By Dirk Hoffman
Published December 12, 2023
Delicious aromas, colorful displays and upbeat sounds filled the atrium of the Jacobs School of Medicine and Biomedical Sciences Dec. 1 as the school’s chapter of the Student National Medical Association (SNMA) presented the 2023 edition of its Taste of Culture event.
Medical students and others in the UB community all joined together to share in the food, music, art and performances.
SNMA President Moriah Martindale noted the student organization is “committed to supporting current and future underrepresented minority medical students, addressing the needs of underserved communities, and increasing the number of clinically excellent, culturally competent and socially conscious physicians.”
Master of ceremonies Joseph Wahba, a second-year medical student, noted that several years ago, SNMA created Taste of Culture as one of it staple events “as an opportunity for our community to come together and celebrate the diverse cultural fabric of our medical school.”
The food was a big draw as the event began as attendees lined up to have their plates filled with a variety of ethnic treats served by SNMA members. Local restaurants provided entrees such as jollof rice, pepper stew, curry chicken, rice & beans, veggie pad thai, veggie curry and chicken tikka masala.
Appetizers included empanadas and plantains, while cinnamon sugar beignets were available as dessert.
Students’ works of art were also on display at the other end of the atrium, as well as some displays of artifacts and photos from different cultures — such as a watercolor painting from Mexico City, Baltic fabrics and a photograph from Rio de Janeiro.
Tyler Rolland, a trainee in the doctoral program in physiology, brought his research to life in a stunning visual display of cardiac fibroblasts on a large-screen color monitor.
His research presentation was titled “Duality of Cardiac Fibroblasts in Heart Health and Disease: Beneficial or Detrimental?”
Second-year medical student David Kim delighted the crowd with piano performances of compositions by Felix Mendelssohn and Frédéric Chopin.
Medical students were also showcased in some rousing vocal performances. Genesis Hester and Nathanial Gregory Graves sang the Black national anthem, “Lift Every Voice and Sing,” as a duet. Graves later sang a solo version of “Home” from the 1975 Broadway musical, “The Wiz.”
More than a dozen UB students participated in a fashion show in the M&T Auditorium that highlighted wardrobes from countries across the globe including the Dominican Republic, Nigeria, Ghana, Cameroon, Zambia, Austria, Afghanistan, India and Taiwan.
Jennifer Okewunmi, a third-year student in the School of Dental Medicine noted she was representing her country of Nigeria.
“I am really happy to be showing people my culture, showcasing the beauty that we have in our fabrics and in our customs,” she said.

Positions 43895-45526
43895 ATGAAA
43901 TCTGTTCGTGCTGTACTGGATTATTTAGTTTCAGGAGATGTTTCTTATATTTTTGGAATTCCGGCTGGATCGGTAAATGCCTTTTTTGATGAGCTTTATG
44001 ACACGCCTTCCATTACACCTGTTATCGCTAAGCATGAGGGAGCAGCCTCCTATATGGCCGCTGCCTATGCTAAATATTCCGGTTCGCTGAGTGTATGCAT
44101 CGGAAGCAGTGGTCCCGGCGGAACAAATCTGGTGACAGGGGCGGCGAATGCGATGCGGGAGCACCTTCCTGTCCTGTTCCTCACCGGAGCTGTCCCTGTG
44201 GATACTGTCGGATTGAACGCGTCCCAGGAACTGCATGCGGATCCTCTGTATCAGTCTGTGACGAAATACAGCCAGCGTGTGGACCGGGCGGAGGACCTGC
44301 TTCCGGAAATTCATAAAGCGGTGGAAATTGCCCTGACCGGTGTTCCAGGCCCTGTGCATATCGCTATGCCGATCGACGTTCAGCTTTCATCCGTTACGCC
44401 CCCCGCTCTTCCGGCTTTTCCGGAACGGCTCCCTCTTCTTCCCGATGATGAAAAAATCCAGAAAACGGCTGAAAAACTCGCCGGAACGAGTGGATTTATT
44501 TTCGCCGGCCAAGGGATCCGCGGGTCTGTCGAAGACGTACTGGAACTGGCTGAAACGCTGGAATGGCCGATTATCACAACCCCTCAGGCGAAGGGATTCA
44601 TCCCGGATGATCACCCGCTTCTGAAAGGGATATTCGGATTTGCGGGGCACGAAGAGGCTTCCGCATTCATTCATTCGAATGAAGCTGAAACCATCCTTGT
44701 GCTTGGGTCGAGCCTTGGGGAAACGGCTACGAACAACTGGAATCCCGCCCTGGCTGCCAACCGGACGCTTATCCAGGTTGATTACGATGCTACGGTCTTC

Franchesca Magdalena Arecy, a doctoral student in the Department of Communicative Disorders and Sciences in the College of Arts and Sciences, said it was “great to be able to represent my culture in a cultural garment.”
“I’ve never done anything like this before so let’s just say it feels like a great day to be a Dominican. I feel great,” Arecy said.
Wahba, the emcee, also spoke briefly about the importance for students to develop cultural competency.
“One of the great things about Buffalo is you have people coming from all different backgrounds,” he said. “Whether you are from New York City, Buffalo or the suburbs or from a different country, the thing that unites us all is that we all need health care.”
“And that should bring us all together. Because we need to offer everyone the health care that they deserve — taking into consideration their values, or maybe helping out a patient who may not really know the language too well.”
“We should all remember this when we explore various cultures here tonight,” Wahba said.
SNMA was supported by the Jacobs School’s Office of Inclusion and Cultural Enhancement (OICE) in producing the event.
“The mission of our office is to promote equity and inclusion,” said Anyango Kamina, PhD, interim unit diversity officer and assistant dean of student development and academic enhancement. “Several ways to do this are by celebrating the diversity that is represented in our school and by creating spaces for us to engage with and learn from our communities.”
Kamina said the goals for these kinds of events include fostering collaboration and participation, celebrating culture, and promoting inclusion.
“We also want to foster an environment where the needs of our community are acknowledged and addressed and improve cultural sensitivity by engaging in reflections, continuous self-assessments, and expanding our understanding to learn and grow.”
“The feedback and the level of participation we get has been overwhelmingly positive, not only at this particular event, but for all the initiatives we have put together during the past year,” Kamina says.
Among the initiatives are:
To conclude the Taste of Culture event, members of the SNMA 2023-2024 Executive Board announced their successors by revealing the results of a recent executive board election.
The SNMA 2024-2025 Executive Board will consist of the following members: